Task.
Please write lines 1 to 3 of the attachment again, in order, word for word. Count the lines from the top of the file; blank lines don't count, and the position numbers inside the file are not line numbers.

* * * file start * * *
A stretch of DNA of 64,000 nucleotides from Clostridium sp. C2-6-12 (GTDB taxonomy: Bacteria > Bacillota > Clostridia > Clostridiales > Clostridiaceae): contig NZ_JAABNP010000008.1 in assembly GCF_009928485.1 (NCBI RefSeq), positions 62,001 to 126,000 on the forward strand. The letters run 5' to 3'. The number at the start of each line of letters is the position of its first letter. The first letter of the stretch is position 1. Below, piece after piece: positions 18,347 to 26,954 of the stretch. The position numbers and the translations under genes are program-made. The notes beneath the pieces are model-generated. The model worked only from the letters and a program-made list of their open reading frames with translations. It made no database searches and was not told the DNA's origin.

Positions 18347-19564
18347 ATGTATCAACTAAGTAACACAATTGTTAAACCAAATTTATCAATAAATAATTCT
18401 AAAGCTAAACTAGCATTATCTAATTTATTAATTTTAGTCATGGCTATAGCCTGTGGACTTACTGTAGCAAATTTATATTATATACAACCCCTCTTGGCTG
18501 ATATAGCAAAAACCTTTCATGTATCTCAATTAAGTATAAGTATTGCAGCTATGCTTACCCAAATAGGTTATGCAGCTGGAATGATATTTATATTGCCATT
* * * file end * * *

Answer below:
A stretch of DNA of 64,000 nucleotides from Clostridium sp. C2-6-12 (GTDB taxonomy: Bacteria > Bacillota > Clostridia > Clostridiales > Clostridiaceae): contig NZ_JAABNP010000008.1 in assembly GCF_009928485.1 (NCBI RefSeq), positions 62,001 to 126,000 on the forward strand. The letters run 5' to 3'. The number at the start of each line of letters is the position of its first letter. The first letter of the stretch is position 1. Below, piece after piece: positions 18,347 to 26,954 of the stretch. The position numbers and the translations under genes are program-made. The notes beneath the pieces are model-generated. The model worked only from the letters and a program-made list of their open reading frames with translations. It made no database searches and was not told the DNA's origin.

Positions 18347-19564
18347 ATGTATCAACTAAGTAACACAATTGTTAAACCAAATTTATCAATAAATAATTCT